Jasmin, a single mother and council resident, said, “It’s the responsibility of the government of course to take care of the people affected. It is outrageous that the building was made unsafe with the cladding. And now some, a few, of the people were given nice flats, I think so that they will not complain. Oh, some were very good, but please—people died!

“I’m a single mum, and I have two kids and I have to move every year or two. I could easily end up in a building like that.

“The government covered up what’s happened. How many people were killed? And kids!

“And now, I think they are trying to make a political advantage out of the disaster.”

A council tenant, who did not want to give her name so as to avoid any reprisal from the RBKC, spoke out against the authorities’ underplaying of the number of people who died in the Grenfell inferno, and the hazardous conditions in the tower block she lived in.

“I have friends [who lived in the tower] I haven’t seen, from Sudan, from Egypt, from Morocco. I think too many people have passed away. It’s [the number of fatalities] not like what they have said. And they do not care.”

She described a fire hazard in her building regarding a propane gas tank, “We speak to the council, they say, ‘Ah, sorry. It is a problem.’ But it has been there for a month, and they do nothing. They don’t come and they don’t do anything. It’s still there.

“All the people [who are indifferent to residents living in unsafe housing] who are working in the council, give them the sack straight away. This is a dirty game, OK. I have only a one-bedroom flat, but I don’t want to move into a high-rise building. It’s finished now, I’m not trusting anyone. They send people to lead the council that don’t have any experience or education, these are the people working for the building, and why?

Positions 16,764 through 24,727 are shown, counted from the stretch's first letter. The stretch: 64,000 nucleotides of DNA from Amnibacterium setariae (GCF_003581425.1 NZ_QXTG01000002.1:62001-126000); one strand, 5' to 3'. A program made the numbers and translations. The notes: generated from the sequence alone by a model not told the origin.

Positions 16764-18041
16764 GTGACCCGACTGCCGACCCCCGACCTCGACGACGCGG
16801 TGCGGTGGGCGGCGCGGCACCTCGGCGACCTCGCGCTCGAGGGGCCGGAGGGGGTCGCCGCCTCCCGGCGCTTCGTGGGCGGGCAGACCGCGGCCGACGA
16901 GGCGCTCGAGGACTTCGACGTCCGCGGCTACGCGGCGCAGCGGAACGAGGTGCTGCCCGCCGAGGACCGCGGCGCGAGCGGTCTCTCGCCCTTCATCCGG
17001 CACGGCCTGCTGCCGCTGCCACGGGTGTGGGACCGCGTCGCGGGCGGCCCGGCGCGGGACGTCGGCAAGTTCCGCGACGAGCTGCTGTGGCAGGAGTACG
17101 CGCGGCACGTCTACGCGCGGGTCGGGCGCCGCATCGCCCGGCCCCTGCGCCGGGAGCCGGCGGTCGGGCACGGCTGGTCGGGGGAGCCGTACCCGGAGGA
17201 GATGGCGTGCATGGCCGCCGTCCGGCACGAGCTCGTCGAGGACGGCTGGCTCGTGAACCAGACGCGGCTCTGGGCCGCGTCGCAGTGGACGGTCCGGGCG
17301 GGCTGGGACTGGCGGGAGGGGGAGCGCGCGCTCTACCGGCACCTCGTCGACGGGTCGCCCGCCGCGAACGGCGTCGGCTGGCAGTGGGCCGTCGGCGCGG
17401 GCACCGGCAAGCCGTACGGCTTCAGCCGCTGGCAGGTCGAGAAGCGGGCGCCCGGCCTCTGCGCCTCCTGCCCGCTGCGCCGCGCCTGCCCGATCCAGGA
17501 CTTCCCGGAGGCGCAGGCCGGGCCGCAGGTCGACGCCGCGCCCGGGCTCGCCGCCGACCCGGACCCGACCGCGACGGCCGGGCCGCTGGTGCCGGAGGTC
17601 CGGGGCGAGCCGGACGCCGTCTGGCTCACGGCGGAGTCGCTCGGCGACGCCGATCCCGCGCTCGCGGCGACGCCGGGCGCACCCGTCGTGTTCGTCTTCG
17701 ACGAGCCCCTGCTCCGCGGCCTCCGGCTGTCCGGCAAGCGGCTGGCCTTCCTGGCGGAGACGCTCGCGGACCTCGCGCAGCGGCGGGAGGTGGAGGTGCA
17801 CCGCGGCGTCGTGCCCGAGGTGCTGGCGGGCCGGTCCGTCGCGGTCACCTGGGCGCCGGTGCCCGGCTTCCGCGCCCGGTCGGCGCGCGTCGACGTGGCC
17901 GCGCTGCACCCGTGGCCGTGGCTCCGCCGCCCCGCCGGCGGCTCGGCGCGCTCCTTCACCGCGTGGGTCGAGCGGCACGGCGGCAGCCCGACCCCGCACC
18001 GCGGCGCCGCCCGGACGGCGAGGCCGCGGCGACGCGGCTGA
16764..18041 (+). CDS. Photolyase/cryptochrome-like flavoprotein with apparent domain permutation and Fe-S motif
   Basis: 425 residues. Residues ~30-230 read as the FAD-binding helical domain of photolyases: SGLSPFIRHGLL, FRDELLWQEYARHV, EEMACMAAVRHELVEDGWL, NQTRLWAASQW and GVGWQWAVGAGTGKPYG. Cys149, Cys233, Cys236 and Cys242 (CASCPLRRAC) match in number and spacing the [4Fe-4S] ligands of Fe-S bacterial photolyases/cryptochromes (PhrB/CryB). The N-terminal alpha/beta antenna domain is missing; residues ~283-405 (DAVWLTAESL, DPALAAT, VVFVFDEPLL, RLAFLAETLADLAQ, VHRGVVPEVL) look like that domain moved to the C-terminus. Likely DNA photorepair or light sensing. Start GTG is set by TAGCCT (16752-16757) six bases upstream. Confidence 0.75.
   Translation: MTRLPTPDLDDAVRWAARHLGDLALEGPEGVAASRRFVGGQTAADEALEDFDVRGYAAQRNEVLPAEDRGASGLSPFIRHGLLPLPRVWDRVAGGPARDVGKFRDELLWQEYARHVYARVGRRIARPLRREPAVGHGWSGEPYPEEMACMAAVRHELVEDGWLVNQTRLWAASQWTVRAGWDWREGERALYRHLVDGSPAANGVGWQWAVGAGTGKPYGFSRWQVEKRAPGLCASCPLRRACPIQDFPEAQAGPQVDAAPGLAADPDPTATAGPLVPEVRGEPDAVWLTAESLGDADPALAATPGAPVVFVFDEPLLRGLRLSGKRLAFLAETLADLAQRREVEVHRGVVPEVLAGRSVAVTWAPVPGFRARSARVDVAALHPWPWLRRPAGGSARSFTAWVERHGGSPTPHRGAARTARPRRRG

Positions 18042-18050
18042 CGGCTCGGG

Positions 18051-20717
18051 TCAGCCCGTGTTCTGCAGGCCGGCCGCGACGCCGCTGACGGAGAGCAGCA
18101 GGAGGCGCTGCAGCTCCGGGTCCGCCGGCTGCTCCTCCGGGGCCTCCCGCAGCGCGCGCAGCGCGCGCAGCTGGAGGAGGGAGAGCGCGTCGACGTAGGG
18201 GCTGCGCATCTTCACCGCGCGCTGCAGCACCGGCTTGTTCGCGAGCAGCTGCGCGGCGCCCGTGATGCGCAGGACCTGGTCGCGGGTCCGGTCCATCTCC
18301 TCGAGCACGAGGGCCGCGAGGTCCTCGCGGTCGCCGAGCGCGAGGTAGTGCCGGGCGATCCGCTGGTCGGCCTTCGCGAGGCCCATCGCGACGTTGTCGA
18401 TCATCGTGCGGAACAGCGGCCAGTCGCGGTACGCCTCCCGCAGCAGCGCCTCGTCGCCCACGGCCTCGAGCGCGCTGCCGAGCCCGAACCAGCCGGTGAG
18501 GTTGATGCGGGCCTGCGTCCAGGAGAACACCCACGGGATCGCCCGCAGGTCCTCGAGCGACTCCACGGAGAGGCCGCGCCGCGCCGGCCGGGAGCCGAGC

Asked what he thought about the official response to the fire, Jephte, a local resident, said, “It’s not serious. The people that made decisions on cladding should bear some responsibility. If you’re doing construction and you know [the cladding] can catch on fire, you should accept some responsibility.”

On the ongoing project of expelling the working class from the neighbourhood, he said, “You can’t have a place with only rich people. Who’s going to work? In this modern society you can’t have that.”

Many residents said they saw the news that the police were looking at possible corporate manslaughter charges against the RBKC and KCTMO. Mary said, “Corporate manslaughter is a just a means to make sure that no one goes to prison. They will just pay a fine and then it’s business as usual. This has to be stopped.” She added, “If you look all over London, all you see is social cleansing. Why the hell should working class people who have lived here for generations have to get out? None of this is fair and it’s wrong.”